While Machine Gun Kelly has amassed a stellar list of past collaborators – his latest album Mainstream Sellout featuring the likes of Bring Me the Horizon, Willow Smith and Lil Wayne, to name a few – the Cleveland punk superstar has shifted his gaze to the social media realm of late.
After recently adding YouTube sensation Sophie Lloyd to his live band for his ongoing Mainstream Sellout tour, MGK has recruited the talents of Japanese electric guitar virtuoso Ichika Nito for his latest track, more than life.
Produced by Ichika in tandem with Travis Barker, the song sees a luscious Ichika-penned two-hand tapped clean line as its opening motif, before expanding with a helping of eighth-note powerchords over which MGK and 17-year-old singer and rapper Glaive deliver their angsty vocals. Check it out below.
Accompanying a recent post on Instagram in which he shows the riff in closer detail using his Ibanez Quest signature model, Ichika says it's a “pretty crazy story” that a “guy from Japan that barely speaks English” wrote a guitar loop that is now in a Machine Gun Kelly track.
While highly melodic, Ichika's contribution to MGK's latest track is relatively simple, given the technical complexity of some of his previous work.
Take, for example, his recent six-string battle with acoustic guitar virtuoso Marcin, in which he called upon his nimble fingerstyle and two-handed tapping chops to put on a spellbinding display of trap-rock prowess.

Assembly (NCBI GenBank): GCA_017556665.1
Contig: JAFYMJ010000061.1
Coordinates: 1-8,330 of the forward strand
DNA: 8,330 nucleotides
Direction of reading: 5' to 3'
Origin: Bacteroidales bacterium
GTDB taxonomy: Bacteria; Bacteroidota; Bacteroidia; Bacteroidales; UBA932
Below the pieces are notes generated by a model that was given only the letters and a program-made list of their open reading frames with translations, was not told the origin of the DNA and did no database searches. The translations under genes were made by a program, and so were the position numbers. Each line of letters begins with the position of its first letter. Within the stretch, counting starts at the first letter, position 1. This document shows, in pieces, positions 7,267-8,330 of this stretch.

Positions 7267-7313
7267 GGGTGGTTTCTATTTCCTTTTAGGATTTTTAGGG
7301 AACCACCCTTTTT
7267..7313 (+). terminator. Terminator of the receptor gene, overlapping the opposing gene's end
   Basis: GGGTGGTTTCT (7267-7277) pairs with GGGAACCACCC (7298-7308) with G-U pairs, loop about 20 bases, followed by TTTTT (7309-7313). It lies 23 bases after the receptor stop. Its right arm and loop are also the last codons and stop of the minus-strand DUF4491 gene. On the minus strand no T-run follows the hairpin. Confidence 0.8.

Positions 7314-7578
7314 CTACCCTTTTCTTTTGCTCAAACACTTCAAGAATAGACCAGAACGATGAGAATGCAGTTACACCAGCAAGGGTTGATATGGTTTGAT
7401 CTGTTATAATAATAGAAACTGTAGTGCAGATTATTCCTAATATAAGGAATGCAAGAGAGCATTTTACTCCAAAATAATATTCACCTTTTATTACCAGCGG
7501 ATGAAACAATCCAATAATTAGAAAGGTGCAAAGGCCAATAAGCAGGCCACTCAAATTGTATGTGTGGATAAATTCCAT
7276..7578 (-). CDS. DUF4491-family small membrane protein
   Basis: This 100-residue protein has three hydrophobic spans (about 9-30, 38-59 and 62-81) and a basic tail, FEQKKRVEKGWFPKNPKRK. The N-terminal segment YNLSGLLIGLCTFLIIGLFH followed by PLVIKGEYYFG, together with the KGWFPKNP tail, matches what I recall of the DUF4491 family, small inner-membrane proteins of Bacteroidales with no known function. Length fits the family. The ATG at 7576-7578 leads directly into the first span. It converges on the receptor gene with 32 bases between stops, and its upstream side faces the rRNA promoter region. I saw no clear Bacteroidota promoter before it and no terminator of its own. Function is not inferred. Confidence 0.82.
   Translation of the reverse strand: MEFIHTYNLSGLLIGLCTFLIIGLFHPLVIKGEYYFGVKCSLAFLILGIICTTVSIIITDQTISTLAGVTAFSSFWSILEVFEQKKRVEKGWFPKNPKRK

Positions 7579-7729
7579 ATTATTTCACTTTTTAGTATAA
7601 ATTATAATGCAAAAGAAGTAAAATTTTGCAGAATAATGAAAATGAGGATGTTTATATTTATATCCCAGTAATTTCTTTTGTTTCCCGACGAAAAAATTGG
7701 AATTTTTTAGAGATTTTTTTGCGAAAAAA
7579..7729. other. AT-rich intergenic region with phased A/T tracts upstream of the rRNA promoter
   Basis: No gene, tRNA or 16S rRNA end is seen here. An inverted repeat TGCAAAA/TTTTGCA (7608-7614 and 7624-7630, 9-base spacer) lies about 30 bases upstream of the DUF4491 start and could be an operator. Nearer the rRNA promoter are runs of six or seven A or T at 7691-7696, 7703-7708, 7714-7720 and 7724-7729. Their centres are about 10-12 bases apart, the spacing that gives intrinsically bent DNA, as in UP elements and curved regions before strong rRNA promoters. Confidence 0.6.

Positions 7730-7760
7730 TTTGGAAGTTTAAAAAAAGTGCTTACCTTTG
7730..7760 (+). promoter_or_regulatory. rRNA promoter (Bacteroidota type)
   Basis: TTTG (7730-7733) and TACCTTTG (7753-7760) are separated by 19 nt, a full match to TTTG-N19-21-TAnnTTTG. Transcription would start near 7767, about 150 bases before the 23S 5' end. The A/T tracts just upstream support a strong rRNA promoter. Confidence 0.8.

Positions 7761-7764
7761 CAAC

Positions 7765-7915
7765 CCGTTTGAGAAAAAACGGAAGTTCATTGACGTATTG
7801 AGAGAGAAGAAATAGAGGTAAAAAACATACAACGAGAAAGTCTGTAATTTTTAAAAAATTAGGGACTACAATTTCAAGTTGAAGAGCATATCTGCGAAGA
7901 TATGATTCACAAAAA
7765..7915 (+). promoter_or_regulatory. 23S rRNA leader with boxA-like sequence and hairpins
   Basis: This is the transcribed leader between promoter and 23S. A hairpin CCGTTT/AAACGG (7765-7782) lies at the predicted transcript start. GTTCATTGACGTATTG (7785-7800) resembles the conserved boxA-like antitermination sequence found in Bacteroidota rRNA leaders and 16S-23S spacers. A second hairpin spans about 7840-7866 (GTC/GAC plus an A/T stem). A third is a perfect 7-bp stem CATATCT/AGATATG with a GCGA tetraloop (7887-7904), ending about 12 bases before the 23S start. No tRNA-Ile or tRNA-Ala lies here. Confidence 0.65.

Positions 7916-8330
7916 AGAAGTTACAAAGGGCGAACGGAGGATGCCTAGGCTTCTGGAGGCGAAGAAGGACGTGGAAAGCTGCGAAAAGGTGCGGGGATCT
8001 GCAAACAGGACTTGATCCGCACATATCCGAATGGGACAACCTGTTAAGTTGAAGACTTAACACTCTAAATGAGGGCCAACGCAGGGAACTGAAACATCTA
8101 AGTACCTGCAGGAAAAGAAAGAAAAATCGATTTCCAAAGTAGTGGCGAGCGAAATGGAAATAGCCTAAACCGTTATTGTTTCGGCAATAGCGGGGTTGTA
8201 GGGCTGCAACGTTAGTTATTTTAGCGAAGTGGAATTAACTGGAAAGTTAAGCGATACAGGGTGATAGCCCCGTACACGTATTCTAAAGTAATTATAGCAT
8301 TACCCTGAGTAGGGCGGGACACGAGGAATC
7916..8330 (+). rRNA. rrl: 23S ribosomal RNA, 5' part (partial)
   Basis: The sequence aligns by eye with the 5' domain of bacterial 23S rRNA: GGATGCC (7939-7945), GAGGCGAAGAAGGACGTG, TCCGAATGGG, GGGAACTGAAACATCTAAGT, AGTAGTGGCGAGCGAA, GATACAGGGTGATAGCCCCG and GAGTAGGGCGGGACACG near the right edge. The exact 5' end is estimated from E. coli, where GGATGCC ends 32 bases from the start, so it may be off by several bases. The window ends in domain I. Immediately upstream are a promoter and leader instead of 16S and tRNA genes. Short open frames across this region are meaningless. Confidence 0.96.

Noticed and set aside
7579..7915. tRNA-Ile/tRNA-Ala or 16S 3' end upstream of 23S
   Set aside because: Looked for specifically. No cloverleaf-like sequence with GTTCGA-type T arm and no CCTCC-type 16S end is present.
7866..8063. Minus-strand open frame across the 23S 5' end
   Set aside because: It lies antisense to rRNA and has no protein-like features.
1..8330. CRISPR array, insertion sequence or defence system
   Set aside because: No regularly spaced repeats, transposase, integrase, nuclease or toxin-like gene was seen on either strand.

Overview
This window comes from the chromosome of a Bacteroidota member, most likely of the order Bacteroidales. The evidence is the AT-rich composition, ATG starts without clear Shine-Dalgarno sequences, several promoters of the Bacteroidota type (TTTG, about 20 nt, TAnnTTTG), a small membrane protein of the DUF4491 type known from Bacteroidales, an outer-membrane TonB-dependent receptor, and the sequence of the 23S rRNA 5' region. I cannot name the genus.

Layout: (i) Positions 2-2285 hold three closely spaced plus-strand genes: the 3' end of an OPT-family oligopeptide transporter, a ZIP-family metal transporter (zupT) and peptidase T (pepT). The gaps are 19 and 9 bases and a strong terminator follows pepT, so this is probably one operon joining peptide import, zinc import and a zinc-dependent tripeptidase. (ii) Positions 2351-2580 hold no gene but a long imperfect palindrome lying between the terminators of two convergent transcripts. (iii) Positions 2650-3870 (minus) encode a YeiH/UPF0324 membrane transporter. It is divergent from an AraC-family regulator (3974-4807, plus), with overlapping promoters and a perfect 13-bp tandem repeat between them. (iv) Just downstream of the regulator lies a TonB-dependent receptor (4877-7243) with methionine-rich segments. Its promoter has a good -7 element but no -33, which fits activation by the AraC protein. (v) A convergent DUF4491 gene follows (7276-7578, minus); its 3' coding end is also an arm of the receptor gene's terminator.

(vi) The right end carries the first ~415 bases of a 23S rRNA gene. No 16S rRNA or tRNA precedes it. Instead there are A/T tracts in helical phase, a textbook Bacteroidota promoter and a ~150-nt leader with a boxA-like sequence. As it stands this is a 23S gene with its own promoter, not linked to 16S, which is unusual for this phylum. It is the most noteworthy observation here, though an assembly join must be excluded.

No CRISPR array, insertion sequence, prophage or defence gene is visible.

Or the time he transformed Smoke on the Water – the most overplayed guitar store riff of all time – into a virtuosic math-rock riff, packed with adventurous arpeggio-style plucks, open-string pull-offs, fret-sliding taps, chime-y pinch harmonics and more.
While Machine Gun Kelly's last two albums have been firmly rooted in pop-punk, he recently revealed that he plans to revert to rap for his next LP, in order to make people “miss” his guitar-driven material.
“I made [2020's] Tickets to My Downfall and [2022's] Mainstream Sellout because I wanted to make them,” he told Audacy's Kevan Kenney in April. “I need to now also make people miss that sound.”
He added that he's keen to complete his trilogy of pop-punk albums in the future, but added that he doesn't think making a third full-length would be exciting “unless it's missed”.